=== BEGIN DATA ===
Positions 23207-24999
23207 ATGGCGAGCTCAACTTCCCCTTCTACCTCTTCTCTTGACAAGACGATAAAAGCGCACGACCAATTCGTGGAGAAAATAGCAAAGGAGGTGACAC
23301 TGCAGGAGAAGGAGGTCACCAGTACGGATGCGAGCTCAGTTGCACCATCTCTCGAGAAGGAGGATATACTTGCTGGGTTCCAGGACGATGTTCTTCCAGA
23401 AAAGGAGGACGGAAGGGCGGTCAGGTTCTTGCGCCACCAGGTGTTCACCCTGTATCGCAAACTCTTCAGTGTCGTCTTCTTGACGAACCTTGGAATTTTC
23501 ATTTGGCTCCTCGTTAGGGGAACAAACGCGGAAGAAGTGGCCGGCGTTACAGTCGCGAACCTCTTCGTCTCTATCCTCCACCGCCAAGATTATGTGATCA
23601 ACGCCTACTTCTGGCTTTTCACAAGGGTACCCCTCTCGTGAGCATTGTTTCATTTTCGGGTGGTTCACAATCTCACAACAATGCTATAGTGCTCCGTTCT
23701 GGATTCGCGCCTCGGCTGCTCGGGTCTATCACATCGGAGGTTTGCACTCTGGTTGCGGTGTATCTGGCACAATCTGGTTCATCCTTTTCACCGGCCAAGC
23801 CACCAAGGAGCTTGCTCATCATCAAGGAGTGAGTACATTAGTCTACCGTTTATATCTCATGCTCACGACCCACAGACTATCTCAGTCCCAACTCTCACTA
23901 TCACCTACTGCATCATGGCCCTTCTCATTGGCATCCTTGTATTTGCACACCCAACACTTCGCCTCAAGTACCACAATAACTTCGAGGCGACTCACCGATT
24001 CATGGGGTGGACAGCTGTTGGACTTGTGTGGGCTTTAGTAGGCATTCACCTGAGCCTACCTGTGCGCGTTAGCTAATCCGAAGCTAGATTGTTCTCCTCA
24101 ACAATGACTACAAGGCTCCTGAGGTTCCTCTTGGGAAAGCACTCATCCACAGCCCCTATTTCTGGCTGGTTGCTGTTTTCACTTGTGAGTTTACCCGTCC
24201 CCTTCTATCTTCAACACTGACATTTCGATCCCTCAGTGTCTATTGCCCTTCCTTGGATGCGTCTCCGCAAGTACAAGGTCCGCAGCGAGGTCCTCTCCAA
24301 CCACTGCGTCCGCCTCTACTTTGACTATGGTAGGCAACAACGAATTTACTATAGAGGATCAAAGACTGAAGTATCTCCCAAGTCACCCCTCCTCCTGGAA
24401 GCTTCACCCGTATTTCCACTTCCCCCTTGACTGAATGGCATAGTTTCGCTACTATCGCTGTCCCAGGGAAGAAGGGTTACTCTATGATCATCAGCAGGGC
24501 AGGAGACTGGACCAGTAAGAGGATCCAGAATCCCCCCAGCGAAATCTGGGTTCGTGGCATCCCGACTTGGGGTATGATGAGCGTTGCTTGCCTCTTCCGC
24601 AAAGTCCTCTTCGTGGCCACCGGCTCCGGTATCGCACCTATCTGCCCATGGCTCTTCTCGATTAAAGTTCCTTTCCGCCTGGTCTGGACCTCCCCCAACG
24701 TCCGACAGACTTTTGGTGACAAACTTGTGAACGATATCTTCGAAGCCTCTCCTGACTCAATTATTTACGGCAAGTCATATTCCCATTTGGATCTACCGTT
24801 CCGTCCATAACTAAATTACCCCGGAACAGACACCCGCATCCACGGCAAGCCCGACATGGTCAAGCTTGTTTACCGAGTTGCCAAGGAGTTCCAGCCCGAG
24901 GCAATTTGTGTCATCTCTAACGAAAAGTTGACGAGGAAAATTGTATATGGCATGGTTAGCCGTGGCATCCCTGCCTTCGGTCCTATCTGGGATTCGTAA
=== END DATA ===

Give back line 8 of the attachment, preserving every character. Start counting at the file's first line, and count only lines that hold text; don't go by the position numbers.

23801 CACCAAGGAGCTTGCTCATCATCAAGGAGTGAGTACATTAGTCTACCGTTTATATCTCATGCTCACGACCCACAGACTATCTCAGTCCCAACTCTCACTA